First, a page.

Monday, 15 February 2021

Fire Opals - Janet Louise Roberts

Fire Opals: Passions blaze in this classic Regency romance (Rebecca Danton Regency Romances)Fire Opals: Passions blaze in this classic Regency romance by Janet Louise Roberts
My rating: 4 of 5 stars

I have to admit that when I started this book, I was a little wary. This book is (very slightly) older than me. Sometimes, when I've read romance books that are a little bit older, I've struggled a little. Just because they have become so dated. Of course, when you are dealing with a novel that's set in the past, it is already in some ways 'dated' so that doesn't always matter.
I quickly got pulled into Fire Opals and really enjoyed the way that the story unfolded. It's marketed as a Regency Romance, but to me I would have thought it later, perhaps victorian. There is a lot about the mills and the conditions that the children are working in. Although I think that weaving and spinning mills were around in the Regency period, much of it was fairly new technology. I'm sure that it's mentioned that in the case of our hero, the mill has been in the family for a couple of generations at least. Our heroine's father has also worked his way up from working as a child to owning his own mills in Leeds. It just all screams Victorian to me, not regency.
The romance itself is very much in the style of Georgette Hayer. We have the brooding and sarcastic (but ultimately misunderstood and very much in love with our heroine) hero. Our heroine is trying to fight for her freedom, falling in love with the hero but thinking that he hates her.
I loved the story. I couldn't help but read on and find out how Charlotte and Darcy would work out their differences. Although Darcy is distant from Charlotte, he's not a monster. The first night they have sex was a little uncomfortable, as she is clearly not fully willing, but I think in the context of the period and the situation it was actually handled quite well.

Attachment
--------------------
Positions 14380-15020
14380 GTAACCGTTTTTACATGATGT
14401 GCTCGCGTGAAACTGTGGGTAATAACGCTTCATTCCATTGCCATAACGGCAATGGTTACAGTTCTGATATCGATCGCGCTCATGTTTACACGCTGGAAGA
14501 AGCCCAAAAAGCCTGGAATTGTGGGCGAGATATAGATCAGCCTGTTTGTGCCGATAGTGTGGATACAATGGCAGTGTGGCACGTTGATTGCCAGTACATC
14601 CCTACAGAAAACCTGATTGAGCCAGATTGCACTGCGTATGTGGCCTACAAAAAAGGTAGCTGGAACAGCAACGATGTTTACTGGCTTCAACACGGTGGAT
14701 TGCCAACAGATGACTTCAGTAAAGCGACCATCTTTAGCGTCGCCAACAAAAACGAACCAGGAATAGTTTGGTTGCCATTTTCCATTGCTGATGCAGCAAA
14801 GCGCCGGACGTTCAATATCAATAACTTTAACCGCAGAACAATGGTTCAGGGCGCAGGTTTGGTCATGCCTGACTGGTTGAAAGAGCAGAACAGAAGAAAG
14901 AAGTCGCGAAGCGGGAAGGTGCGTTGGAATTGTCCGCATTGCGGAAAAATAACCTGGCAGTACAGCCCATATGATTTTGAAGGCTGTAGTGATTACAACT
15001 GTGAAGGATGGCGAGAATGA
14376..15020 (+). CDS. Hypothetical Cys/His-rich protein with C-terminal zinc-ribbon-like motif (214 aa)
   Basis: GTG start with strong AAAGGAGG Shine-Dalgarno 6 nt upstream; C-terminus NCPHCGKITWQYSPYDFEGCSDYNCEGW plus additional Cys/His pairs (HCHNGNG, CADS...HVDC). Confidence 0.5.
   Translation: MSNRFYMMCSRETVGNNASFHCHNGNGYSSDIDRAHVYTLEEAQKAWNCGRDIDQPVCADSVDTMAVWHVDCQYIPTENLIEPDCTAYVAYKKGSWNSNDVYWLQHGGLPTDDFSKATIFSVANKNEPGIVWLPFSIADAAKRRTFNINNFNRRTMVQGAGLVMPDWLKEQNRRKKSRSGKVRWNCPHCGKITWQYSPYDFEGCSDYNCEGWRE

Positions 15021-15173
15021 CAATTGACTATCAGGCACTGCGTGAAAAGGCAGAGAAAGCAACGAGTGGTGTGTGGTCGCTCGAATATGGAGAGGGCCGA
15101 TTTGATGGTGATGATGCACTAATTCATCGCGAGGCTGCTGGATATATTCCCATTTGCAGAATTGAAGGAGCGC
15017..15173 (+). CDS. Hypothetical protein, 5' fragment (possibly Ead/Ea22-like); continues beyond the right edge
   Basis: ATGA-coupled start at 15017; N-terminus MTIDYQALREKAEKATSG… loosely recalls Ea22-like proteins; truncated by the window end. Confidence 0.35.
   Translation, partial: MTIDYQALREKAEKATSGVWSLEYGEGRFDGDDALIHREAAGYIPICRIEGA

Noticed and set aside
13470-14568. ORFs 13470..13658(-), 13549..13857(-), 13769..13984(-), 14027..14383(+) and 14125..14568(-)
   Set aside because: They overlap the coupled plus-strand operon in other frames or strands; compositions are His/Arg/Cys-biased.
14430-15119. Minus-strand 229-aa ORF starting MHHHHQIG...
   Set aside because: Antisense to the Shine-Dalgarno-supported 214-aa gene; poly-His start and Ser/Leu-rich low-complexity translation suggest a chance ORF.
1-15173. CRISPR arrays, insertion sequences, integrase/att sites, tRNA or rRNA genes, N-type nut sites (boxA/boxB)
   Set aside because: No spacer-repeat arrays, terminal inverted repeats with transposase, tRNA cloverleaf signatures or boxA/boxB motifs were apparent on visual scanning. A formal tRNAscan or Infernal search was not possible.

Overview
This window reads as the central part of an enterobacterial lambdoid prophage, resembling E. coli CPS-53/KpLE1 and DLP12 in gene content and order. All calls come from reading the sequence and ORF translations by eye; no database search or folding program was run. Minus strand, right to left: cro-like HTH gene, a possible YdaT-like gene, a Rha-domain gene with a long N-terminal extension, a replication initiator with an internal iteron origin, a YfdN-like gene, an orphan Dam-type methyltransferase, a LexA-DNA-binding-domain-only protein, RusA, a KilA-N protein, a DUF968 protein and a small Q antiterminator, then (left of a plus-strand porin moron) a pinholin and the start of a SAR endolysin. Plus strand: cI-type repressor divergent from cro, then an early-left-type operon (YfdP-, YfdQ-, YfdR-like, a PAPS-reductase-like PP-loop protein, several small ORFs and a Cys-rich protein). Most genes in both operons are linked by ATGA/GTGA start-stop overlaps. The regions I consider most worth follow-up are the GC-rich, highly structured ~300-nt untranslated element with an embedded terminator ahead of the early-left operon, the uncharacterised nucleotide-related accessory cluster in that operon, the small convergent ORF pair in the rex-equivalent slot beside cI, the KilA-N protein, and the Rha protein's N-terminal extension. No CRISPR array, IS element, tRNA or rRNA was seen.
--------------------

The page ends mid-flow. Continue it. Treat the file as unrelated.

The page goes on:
There were a couple of things that did stand out to me, although not full of Americanisms it was quite clear that the book is written by someone who is not British and having checked she was American. It's not anything major, just little things that someone living in the UK would know. (Types of trees, slightly odd turns of phrase, that kind of thing.) Also, rather oddly, the mill is based in the Cotswolds, but the children from the mill have Scottish accents. Why, how did they get there, where did they come from (other than Scotland obviously) it makes no sense, but never mind.
I really enjoyed this romance. It has a feel of Hayer, but with a very little bit more of the romance and physical side of things than she would show, although less than we might be used to today. I would certainly be keen to read another historical romance from this author.
I received a complimentary copy of this book through NetGalley. Opinions expressed in this review are completely my own.


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